Since the debut of Android 4.1 Jelly Bean back at I/O, everyone has been clamoring for CyanogenMod 10. With the addition of each new device to the list of those with official nightly support, hopeful users of flagship handsets like the HTC One X and Samsung Galaxy SIII wondered when their day would come. While most variants of the SIII have already received nightlies, the US Cellular variant (d2usc) joined that list last night, along with a few other devices.
After ASUS' US-bound Transformer Pad 300 (TF300) got its taste of Jelly Bean OTA goodness – and subsequent full-fledged firmware download – owners of the tablet's international (or WW) variant were stuck furiously pressing "software update" in hopes of getting their own OTA. Well, it looks like ASUS has made dreams come true, at least across Europe. Just earlier today, ASUS UK officially put users on the lookout via Twitter:
Jelly Bean has arrived for the Transformer Pad TF300!
After owners of the Nexus S i9023 and i9020T got an official 4.1.1 Jelly Bean OTA last night, the update has become available for the Nexus S' i9020A variant as well.
Just like before, the update can be downloaded straight from Google's servers, though Google has indicated that the OTA should be rolling out to Nexus S phones on "a number of carriers," meaning the wait for an automatic update prompt shouldn't be long.
You might remember ASUS as the company that manufactured the overwhelmingly popular Nexus 7 tablet. Did you know that ASUS makes other tablets as well? It's true! Among them are the Transformer Pad, Transformer Pad Prime, and Transformer Pad Infinity. If you happen to own one of these tablets, then ASUS would like you to know that your slate is "scheduled to receive Android 4.1 updates in the coming months." Nice, huh?
CyanogenMod 10 is still cooking, and heck, CM9 isn't even fully baked for all devices yet. That hasn't stopped Steve Kondik, aka the guy who puts the Cyanogen in CyanogenMod, from posting preview builds of CM10 over on XDA for the AT&T and T-Mobile Galaxy S III variants. Plus, a third preview build being posted for the Sprint version by another developer. Keep in mind, of course, that "preview build" translates into "absolutely nothing is guaranteed to work." It is exciting, nonetheless.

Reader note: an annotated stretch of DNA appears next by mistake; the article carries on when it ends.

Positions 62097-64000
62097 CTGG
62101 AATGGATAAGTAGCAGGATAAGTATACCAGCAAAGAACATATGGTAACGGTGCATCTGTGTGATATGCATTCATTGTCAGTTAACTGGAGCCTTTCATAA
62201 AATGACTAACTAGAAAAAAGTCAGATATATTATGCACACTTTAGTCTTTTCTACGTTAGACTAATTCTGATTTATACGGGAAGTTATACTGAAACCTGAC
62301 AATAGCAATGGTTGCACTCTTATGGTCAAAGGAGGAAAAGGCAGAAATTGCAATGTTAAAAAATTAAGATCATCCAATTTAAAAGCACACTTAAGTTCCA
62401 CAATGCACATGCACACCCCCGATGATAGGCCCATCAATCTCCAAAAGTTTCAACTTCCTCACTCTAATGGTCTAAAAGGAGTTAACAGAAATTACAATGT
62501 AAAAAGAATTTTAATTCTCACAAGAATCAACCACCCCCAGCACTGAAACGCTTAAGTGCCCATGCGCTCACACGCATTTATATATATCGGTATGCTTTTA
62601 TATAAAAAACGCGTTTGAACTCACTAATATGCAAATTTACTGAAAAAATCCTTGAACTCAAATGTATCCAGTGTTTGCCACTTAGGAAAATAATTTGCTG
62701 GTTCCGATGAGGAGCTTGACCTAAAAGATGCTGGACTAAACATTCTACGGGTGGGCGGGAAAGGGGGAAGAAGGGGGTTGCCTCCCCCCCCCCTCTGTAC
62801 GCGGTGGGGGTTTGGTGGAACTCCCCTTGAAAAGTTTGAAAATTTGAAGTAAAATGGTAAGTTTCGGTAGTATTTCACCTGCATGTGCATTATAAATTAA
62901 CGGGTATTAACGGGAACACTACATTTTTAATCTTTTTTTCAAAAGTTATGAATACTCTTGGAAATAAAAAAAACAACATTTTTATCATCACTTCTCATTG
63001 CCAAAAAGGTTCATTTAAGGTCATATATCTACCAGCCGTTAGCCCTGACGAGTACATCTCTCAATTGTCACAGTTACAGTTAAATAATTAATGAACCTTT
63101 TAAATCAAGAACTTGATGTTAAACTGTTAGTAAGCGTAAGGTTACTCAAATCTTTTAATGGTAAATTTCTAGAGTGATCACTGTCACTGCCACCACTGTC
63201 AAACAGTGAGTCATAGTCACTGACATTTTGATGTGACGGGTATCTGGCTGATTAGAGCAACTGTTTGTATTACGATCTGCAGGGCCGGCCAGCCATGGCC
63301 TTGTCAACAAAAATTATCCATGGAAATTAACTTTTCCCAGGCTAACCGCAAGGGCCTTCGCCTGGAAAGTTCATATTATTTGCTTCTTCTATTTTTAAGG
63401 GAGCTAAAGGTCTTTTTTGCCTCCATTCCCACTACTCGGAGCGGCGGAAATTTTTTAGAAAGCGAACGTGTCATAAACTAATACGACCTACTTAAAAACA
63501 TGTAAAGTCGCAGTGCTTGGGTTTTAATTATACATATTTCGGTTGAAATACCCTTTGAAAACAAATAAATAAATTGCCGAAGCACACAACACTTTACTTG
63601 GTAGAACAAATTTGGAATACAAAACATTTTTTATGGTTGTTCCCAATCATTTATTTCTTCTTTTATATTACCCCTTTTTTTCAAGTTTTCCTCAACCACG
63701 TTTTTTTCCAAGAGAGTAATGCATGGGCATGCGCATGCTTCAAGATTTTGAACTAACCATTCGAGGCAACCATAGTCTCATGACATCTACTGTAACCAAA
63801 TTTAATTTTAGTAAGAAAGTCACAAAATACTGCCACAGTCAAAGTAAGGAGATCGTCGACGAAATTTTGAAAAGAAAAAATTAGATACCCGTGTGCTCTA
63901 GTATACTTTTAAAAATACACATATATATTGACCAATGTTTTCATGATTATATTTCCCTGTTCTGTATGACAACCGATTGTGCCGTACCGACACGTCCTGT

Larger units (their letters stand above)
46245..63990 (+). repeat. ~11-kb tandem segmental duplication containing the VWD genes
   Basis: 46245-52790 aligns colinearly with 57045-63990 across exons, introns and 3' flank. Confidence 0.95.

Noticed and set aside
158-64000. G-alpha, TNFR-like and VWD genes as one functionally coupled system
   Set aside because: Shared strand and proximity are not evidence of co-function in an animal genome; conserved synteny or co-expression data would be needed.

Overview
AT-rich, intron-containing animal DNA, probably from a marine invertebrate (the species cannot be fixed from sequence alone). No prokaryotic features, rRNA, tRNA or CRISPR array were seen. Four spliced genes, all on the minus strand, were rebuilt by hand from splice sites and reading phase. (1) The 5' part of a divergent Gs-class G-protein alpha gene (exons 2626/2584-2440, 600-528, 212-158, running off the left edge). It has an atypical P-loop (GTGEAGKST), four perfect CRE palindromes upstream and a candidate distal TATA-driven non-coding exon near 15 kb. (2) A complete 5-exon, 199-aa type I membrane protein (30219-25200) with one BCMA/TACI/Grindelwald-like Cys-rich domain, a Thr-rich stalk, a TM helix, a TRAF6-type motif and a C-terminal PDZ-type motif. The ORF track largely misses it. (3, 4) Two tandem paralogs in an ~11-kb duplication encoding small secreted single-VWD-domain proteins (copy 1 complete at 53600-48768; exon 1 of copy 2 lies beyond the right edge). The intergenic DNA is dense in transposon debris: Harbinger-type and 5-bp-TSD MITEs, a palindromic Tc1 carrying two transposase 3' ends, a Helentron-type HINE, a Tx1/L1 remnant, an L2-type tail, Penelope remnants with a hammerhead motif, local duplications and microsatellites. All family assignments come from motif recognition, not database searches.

Need some reading for the weekend? Google has you covered. To celebrate the shipping of the first batch of Nexus 7 pre-orders, Google has posted up the full, official, exhaustive changelog for Android 4.1 Jelly Bean.
Covering everything from Accessibility to Widgets, the changelog delivers comprehensive explanations of each and every change users can expect to find in Android's latest iteration, as well as changes to Google apps and the "new Google experience on Android," including Google Search and Google Now.
Following yesterday's Jelly Bean AOSP invasion, the HSPA+ Galaxy Nexus is now receiving the release build 4.1.1 (JRO03C) of Jelly Bean. That's indeed great news, but since the rollout is usually staggered, not all phones are allowed to receive it the second it's out there. If you're rooted or have an unlocked bootloader, why not just bypass the line and flash the update manually? I just did, and it took only a few minutes.
So, you heard about Google's new predictive text engine in the Android 4.1 Jelly Bean keyboard, right? Now you can download that keyboard courtesy of Beansoft (developer of Thumb Keyboard), from the Play Store, free of charge. It's ported straight from AOSP, though it's currently in "alpha" state. The only catch is that you need to be running Android 4.0.3 or higher (Ice Cream Sandwich).
I've noticed the Android 4.1 keyboard also seems to have improved accuracy and speed (it looks ever so slightly different, too), so this is definitely worth a try.
Jelly Bean isn't a huge evolution of Android like previous updates have been, but that's understandable given just how polished the OS has become. Still, as the company showed us on day 1 of I/O, things certainly have moved forward in quite a few ways (Ron provided a deeper look at some of them in his first Getting To Know Android 4.1 post).
Face Unlock, a security feature introduced with Ice Cream Sandwich, while a fun concept, proved vulnerable to trickery. Specifically, the unlock method would recognize photos of your face as if they were your real face. Another issue with Face Unlock was that it ostensibly never locked users out after numerous failed attempts.
Looking to address these issues, Google did a bit of tweaking to Jelly Bean's Face Unlock. Namely, FU now features a "Liveness check" option which, as the name suggests, makes sure you're a real, live person before unlocking your device.